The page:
The entry does add some context to the life and career of man who is most famous for abandoning 4 perfectly seaworthy ships in the Canadian Arctic, including one that was able to sail back even without a crew. Yet in the Ian Hodkinson (pp. 223-4) focuses primarily on Belcher's Arctic Expedition.
This makes me think to go to look up the famous story of the HMS Resolute. There is no entry devoted to the ship, but I find:
Resolute Bay was named after the HMS Resolute, a ship in the British H.T. Austin expedition of 1850-51, searching for the lost John Franklin. The ship was abandoned in the summer of 1854 and drifted into Davis Strait, where it was picked up by an American Whaler,the George Henry, in September 1855. (Vol.3 page 1761, Frank James Tester)
One wonders how a ship that was searching for Franklin in 1850-51 was abandoned in the summer of 1854. While strictly speaking not wrong, this entry is confused. While it is true that Austin commanded the Resolute during the 1851 search, the man who reluctantly abandoned the Resolute on Belcher's orders was Captain Henry Kellet during the Belcher search 1852-1854. While there are full entries for Franklin, Lady Jane and Franklin, John (written by the Arctic Book Review's own Russell Potter), there is no overview entry called “The Franklin Search” where its involved history might be sorted.
The best account of the Resolute is found in the Belcher entry where Belcher's failed search for Franklin is discussed at length. In fact this account of HMS Resoute is the definitive version in the encyclopedia. The Resolute was salvaged by the Americans and presented back to the British who subsequently decommissioned it. I've read many times of the oak desk made from its timbers that became John Kennedy's favorite but it was news that the ship's bell was presented to President Lyndon Johnson by Prime Minister Harold Wilson as late as 1965! Even 128 years after his death, Belcher's memory and the ship that sailed itself out of the Arctic are still entwined. That the Resolute story should be found in the body of the Belcher entry is an example of this encyclopedia's editorial style. The essays included are very much personal writings by interested parties, and they can vary widely in what they choose for inclusion.
But these biographies are not available anywhere under one cover, only in journals or as a passing mention in other books. One such is William Penny the Scottish whaling captain who participated in the search for Franklin during his own whaling work and officially for one season. The essay tells me about Penny's expansive Arctic career in the whaling industry and Stefansson-like love of Arctic colonization schemes. Yet there is no entry for Horatio Austin, R.N., Penny's nemesis during the 1850 Franklin search expedition that Penny officially took part in.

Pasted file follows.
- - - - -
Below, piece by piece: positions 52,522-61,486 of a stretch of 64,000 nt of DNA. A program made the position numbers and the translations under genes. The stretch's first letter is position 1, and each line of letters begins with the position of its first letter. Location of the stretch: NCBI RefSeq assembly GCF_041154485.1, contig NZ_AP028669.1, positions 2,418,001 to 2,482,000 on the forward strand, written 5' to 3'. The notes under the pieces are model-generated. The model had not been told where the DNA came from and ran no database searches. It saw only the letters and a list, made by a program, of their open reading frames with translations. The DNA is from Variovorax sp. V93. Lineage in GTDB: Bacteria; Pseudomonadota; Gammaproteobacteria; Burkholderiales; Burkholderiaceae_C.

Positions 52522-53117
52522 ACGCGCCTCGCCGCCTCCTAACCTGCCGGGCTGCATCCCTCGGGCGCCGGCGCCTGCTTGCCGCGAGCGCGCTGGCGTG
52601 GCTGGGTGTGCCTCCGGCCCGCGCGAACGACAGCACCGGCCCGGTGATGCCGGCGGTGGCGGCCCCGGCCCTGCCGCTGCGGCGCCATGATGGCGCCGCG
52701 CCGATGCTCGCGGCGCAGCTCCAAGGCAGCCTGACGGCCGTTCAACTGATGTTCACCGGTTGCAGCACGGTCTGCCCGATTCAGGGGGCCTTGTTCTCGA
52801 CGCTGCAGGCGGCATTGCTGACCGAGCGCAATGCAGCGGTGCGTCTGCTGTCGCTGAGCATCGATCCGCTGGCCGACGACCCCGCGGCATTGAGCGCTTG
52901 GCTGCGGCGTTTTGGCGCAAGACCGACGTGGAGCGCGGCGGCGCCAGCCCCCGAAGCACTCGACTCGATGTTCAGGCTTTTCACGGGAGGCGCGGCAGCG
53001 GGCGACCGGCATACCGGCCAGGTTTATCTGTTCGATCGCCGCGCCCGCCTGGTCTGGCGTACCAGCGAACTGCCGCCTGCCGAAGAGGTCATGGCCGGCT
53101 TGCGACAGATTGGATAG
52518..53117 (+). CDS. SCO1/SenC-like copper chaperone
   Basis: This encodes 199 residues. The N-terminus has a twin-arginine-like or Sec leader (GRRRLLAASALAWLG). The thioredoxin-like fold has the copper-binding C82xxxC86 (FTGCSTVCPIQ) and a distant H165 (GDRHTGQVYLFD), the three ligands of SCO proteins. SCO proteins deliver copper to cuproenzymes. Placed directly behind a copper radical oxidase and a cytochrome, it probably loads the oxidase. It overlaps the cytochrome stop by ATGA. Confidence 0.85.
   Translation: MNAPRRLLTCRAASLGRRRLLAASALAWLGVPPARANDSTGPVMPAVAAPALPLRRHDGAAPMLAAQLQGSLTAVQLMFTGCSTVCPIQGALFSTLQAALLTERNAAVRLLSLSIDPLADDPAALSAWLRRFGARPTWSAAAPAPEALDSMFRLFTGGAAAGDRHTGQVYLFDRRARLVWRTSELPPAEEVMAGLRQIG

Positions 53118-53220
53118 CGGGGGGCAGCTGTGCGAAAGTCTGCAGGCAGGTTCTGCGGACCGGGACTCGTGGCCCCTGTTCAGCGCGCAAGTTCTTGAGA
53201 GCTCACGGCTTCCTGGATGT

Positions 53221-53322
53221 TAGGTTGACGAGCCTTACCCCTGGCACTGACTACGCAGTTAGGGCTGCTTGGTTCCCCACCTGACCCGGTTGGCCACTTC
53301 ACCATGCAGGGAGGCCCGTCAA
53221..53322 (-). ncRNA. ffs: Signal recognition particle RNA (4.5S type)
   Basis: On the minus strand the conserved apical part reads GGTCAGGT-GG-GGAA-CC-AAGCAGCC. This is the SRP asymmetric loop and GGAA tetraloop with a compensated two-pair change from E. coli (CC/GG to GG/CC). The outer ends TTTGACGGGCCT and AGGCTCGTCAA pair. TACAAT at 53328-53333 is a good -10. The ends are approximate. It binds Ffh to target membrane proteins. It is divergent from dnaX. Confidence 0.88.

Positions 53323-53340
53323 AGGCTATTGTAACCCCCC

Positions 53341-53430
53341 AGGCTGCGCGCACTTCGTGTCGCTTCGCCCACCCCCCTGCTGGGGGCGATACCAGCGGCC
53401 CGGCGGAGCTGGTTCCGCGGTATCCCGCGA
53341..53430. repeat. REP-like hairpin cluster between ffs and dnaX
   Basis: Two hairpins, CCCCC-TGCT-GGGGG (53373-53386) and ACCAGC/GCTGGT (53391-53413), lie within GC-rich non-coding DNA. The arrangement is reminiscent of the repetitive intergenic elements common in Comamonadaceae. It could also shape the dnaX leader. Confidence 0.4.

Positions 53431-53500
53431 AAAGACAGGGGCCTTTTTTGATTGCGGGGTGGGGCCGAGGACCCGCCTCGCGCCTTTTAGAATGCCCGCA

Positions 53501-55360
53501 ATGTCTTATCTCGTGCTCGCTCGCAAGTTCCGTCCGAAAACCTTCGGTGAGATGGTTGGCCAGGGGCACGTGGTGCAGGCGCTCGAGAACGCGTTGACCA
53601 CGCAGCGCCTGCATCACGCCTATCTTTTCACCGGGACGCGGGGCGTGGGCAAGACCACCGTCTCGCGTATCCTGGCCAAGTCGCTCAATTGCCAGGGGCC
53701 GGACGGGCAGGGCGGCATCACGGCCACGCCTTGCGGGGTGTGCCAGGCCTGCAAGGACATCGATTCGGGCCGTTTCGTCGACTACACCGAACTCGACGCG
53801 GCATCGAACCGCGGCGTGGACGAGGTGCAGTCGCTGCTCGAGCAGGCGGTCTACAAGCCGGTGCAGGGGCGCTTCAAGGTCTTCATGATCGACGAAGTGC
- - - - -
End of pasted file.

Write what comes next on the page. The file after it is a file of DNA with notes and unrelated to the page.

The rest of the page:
Another missing entry among the list of old British Arctic hands is one on Lieutenant Bedford PIM whose heroic journey to rescue the trapped and starving men of McClure's Investigator has earned him a special place in my history of the Victorian Arctic. One can understand that Pim is under the radar, being a lieutenant, but how about the commander of the ship he set out from to rescue those Investigators?
Between Kayak and Kenai Peninsula there is no Henry Kellett, Captain of the Resolute during the 1852-54 Belcher search. None of the captains in that expedition, Sherard Osborn( Pioneer) and Pullen( North Star) are mentioned here except for Captain Leopold McClintock of HMS Intrepid whose fame for discovering Franklin's fate insured his inclusion.
How each essayist deals with the scandalous aspects of their subject's lives is as salacious as the activity of encyclopedia reading is likely to get. The author of the essay on Belcher spares his subject not at all. In contrast to the entry on the aforementioned Stefansson. Stefansson is at the centre of a historical debate about the Canadian Arctic Expedition (1913-18) regarding his responsibility in the deaths incurred in an expedition he nominally led. Russell Potter, writing in an earlier issue of the Arctic Book Review, summed it up nicely when he wrote of “Vilhjalmur Stefansson, who managed to make a career of the kind of remote-control expeditions in which others got lost and stranded while he went on lecture tours.”
Yet in the entry on Stefansson in the Encyclopedia, written by Gilsi Palsson, the whole issue is made mention of in a single line squeezed in between other subjects “Accounts of the Expedition are colored by an accident in which eleven of Stefansson's men lost their lives when their ship, the Karluk, became locked in the ice, broke and sank in November 1913." This lets him off scot-free. By not even raising the issue Palsson forbids even the spectre of censure.
For the few who would use it as a Lives of Eminent Arctic Victorians, there are many entries still to be wished for. But this is just the measure of a narrow obsession and hardly an indicator of the value of this wide-ranging work of Arctic scholarship. The book is an invaluable repository. Although not the British Victorian Arctic Expedition book, yet even so it is the best collection of work on the subject and the source of much delight in the Tales of Arctic Knights.